8. Megadeth, TheComplete Remasters(Capitol). If egomaniacs like Lars Ulrich and James Hetfield kick you out of a band for being too much of a dick, it's safe to say you're somewhere between Carlos Boozer and that Mussolini dude in the grand pantheon of royal assholes. But as big as the chip on Dave Mustaine's shoulder has been since being booted from Metallica, his guitar chops have always been bigger, resulting in undeniable thrash classics like Peace Sells...But Who's Buying and Rust in Peace. With all of the band's albums remastered for pristine sound and enough volume to thoroughly piss off the neighbors, then topped off with a bevy of rare and demo cuts, this collection is a metal must-have.
9. Clutch, Blast Furnace (DRT). N.O.R.M.L.'s house band drops a man-rock masterpiece guaranteed to result in at least a 36.57 percent increase in chest hair per spin. "Everybody move to Canada/Smoke lots of pot" frontman Neil Fallon growls like the devil with a tracheotomy on "The Crowd Goes Wild," a funk-rock throwdown in which political protest means passing the duche on the left-hand side. Kind of like a heavy-metal Phish, Clutch has groove and girth to spare, reinvigorating the jam-rock set by relieving it of any asswipes playing Hacky Sack.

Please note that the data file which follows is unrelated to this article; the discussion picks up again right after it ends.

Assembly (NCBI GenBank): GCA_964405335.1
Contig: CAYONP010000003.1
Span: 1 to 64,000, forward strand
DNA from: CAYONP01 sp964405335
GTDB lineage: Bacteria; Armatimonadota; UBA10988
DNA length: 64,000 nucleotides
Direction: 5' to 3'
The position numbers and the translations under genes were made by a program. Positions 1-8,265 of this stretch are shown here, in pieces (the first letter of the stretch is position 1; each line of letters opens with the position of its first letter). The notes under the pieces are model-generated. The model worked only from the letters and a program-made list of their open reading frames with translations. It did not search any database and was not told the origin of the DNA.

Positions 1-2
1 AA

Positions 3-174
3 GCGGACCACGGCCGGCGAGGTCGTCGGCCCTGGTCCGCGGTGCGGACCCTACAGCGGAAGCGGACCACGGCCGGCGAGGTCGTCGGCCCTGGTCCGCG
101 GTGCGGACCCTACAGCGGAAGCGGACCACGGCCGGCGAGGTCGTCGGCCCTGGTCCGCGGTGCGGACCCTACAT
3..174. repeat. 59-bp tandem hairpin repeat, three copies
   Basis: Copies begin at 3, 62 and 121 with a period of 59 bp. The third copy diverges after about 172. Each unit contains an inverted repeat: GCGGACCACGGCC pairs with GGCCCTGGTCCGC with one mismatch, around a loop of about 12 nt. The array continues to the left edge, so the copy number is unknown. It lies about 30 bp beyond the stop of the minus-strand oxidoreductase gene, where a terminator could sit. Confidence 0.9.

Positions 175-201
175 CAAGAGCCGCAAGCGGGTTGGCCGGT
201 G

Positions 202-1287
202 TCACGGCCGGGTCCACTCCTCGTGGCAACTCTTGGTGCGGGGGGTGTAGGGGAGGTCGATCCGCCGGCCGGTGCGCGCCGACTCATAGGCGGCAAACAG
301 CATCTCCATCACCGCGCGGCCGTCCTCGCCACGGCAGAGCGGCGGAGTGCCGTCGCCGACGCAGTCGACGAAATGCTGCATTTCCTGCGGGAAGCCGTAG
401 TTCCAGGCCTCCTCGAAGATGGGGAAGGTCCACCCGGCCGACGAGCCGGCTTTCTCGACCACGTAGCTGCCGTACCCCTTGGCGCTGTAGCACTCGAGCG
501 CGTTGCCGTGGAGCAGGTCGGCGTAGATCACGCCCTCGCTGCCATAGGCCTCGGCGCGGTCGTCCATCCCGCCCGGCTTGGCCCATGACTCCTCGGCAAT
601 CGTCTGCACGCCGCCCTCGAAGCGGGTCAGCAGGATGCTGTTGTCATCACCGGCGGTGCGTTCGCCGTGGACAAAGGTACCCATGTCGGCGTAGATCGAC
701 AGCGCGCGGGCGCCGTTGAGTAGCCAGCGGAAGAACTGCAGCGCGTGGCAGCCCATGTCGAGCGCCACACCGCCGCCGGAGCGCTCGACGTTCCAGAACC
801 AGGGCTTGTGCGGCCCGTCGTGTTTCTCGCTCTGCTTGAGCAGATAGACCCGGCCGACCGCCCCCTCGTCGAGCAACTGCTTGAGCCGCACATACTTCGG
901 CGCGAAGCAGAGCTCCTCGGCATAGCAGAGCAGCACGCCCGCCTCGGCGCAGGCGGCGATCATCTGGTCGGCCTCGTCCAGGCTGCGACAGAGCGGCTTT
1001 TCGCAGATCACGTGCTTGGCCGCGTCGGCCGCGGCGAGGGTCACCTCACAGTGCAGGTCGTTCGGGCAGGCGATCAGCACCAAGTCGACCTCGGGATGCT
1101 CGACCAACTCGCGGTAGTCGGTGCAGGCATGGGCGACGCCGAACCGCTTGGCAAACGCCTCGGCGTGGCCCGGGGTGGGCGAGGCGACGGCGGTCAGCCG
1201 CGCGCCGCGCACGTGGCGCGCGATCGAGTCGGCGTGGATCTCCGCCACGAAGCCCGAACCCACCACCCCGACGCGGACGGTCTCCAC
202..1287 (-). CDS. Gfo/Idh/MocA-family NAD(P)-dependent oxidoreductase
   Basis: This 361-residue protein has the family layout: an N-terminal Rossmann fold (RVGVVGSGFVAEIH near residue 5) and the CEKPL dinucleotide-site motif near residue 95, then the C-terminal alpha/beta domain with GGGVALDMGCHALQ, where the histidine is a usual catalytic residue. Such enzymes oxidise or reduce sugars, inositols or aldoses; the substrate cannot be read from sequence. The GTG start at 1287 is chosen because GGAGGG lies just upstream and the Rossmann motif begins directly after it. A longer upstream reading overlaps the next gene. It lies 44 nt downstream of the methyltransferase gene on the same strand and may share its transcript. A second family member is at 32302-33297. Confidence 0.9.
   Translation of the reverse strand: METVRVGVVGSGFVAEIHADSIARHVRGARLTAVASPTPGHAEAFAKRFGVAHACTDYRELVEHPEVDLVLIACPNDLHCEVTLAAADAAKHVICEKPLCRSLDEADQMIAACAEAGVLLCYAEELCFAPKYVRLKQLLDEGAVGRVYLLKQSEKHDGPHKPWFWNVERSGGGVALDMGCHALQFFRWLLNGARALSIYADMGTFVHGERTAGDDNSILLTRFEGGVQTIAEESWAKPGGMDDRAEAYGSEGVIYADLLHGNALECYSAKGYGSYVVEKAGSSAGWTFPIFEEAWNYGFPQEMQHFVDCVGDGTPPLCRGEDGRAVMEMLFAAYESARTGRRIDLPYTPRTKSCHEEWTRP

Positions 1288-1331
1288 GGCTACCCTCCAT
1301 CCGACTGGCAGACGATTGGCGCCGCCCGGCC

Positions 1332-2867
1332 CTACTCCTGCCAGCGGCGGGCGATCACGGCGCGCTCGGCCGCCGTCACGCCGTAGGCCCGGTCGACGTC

10. Yob, The Illusion of Motion (Metal Blade). The second full-length from this doobies-n-doom three-piece sounds like the very reason the bong was invented. These Portland potheads play as if Liquid NyQuil were coursing through their veins, eschewing brevity like they do piss tests. Coming with four songs in just under an hour, Yob makes 4/4 time seem like grindcore, conjuring a true wall of sound like a stadium full of Phil Spectors. If Geddy Lee had a pair, he'd sound something like band frontman Mike S., whose guitar is perpetually at high tide. Bring your floaties, dude.